1

There is a network that is protected with a firewall and only one IP is whitelisted.

Assuming the attacker knows the whitelisted IP, what would prevent an attacker from sending traffic via a spoofed IP to access the network?

  • 1
    The attacker would not be able to any traffic back, which makes things a bit more difficult... But, yes, spoofing of source IP is a well-known type of malicious activity. – hft Jul 28 '18 at 0:00
-1

I'm not entirely sure what you're asking.

If you're asking, "are there other controls that a defender can use to prevent inbound connections from spoofed IPs?", then yes; TTLs or other metadata of the traffic is one possible avenue, for example. Even the data content could be used(i.e. blocking unexpected data/formats).

If you're asking, "is there anything inherent in how networks work that would prevent this?", then no; spoofing a source IP doesn't affect delivery(unless you use a bogon/martian and happen to get it dropped by an intermediary system).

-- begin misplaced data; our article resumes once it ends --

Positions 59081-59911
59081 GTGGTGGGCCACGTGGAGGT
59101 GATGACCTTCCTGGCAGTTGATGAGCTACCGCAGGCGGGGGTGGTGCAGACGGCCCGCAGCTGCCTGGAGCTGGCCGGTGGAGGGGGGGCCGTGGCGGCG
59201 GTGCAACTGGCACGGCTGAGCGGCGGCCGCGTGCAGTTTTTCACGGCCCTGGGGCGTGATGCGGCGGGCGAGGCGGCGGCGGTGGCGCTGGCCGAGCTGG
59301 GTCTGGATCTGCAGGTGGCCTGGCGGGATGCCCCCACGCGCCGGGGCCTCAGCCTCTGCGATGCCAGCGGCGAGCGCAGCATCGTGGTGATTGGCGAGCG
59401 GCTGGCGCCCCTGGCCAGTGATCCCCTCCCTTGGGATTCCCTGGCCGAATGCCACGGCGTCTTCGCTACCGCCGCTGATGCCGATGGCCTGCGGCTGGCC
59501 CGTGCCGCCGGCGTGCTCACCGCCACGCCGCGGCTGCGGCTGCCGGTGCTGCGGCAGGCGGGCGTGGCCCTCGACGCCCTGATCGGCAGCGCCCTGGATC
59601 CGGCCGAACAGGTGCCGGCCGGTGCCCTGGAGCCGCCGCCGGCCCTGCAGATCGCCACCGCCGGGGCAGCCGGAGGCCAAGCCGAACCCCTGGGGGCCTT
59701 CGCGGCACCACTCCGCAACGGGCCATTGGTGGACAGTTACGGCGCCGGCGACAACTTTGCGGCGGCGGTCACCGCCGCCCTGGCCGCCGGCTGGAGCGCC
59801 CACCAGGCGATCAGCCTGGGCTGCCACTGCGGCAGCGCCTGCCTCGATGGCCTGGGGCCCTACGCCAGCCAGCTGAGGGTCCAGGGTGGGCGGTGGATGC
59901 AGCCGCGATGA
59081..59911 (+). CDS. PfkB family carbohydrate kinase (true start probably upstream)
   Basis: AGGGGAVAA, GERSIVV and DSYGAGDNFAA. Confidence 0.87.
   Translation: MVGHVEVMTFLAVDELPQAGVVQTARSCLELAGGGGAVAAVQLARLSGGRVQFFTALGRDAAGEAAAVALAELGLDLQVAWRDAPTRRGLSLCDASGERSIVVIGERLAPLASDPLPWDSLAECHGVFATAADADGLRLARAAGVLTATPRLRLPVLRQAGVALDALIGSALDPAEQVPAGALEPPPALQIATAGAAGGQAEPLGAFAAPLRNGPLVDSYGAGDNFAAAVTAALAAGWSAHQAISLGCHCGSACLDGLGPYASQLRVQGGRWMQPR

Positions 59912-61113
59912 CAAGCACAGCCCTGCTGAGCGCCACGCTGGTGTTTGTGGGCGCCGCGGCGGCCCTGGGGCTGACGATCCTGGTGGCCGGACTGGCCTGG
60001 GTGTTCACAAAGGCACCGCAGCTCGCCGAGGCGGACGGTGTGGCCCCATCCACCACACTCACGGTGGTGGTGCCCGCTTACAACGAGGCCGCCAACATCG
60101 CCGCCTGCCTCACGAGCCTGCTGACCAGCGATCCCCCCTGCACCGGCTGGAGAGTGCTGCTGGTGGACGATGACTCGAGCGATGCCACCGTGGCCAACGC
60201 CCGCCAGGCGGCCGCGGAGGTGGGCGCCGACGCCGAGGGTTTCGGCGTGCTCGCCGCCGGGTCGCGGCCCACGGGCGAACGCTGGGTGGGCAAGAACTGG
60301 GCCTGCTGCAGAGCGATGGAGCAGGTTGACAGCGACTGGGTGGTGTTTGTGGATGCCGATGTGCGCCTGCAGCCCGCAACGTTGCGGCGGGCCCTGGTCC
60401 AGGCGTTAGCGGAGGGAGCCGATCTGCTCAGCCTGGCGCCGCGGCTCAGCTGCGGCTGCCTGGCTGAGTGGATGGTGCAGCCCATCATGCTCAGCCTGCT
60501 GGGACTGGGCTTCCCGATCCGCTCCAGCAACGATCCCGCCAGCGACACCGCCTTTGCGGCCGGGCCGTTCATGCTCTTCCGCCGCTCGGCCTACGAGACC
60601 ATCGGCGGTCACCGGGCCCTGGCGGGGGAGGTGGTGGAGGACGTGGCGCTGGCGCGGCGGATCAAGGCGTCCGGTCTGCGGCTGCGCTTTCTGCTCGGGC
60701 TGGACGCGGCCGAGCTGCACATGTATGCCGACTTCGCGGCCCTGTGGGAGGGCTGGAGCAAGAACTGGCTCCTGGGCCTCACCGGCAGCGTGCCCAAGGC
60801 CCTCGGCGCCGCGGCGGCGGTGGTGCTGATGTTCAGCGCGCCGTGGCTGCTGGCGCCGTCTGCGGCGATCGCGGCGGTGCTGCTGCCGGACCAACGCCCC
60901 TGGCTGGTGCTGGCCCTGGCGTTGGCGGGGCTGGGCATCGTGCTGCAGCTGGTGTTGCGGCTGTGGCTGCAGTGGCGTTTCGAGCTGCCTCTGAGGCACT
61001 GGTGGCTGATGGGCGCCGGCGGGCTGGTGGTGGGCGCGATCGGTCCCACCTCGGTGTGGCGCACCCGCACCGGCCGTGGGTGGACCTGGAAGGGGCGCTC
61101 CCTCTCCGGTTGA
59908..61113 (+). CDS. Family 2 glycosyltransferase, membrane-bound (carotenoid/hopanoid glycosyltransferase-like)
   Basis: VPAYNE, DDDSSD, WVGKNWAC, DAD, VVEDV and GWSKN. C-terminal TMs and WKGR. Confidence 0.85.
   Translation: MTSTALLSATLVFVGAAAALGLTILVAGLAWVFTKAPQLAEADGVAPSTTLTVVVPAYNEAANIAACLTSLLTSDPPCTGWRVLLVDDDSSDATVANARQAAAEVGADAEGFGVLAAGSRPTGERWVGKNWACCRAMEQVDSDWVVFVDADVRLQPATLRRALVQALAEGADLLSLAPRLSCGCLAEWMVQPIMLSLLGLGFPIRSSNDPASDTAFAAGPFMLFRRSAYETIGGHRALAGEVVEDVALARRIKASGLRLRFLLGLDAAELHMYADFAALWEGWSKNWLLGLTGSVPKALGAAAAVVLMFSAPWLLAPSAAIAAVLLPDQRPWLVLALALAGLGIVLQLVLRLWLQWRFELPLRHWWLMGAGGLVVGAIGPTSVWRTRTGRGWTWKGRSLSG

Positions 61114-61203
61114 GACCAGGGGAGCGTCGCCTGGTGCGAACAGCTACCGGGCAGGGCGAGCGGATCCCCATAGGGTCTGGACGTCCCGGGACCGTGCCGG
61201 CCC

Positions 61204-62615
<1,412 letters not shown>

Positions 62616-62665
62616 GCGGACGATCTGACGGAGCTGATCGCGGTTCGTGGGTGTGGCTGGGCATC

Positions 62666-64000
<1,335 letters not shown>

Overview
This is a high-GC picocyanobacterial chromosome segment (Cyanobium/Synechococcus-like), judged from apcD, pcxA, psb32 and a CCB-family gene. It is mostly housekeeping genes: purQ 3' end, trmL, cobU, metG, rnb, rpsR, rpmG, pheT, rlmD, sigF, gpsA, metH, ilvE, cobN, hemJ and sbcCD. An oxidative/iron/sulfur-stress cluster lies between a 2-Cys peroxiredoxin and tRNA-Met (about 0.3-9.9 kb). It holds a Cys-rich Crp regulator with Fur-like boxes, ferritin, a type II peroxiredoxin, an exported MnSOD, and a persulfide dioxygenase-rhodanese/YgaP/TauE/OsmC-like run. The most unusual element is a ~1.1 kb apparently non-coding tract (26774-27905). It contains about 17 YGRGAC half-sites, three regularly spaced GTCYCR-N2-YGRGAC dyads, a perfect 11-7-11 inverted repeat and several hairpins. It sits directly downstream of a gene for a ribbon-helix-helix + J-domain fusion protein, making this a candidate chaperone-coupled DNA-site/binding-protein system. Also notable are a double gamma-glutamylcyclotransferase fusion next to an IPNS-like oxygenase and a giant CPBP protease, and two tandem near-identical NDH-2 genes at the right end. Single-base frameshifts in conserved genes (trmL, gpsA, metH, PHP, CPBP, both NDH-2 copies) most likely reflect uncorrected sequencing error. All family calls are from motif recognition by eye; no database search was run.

You won't get any data back from the attacked machine, and you will have a very hard time if you're using a protocol like TCP, where it wants to establish a connection via a handshake... but it's certainly possible.

Your Answer

By clicking "Post Your Answer", you acknowledge that you have read our updated terms of service, privacy policy and cookie policy, and that your continued use of the website is subject to these policies.

Not the answer you're looking for? Browse other questions tagged or ask your own question.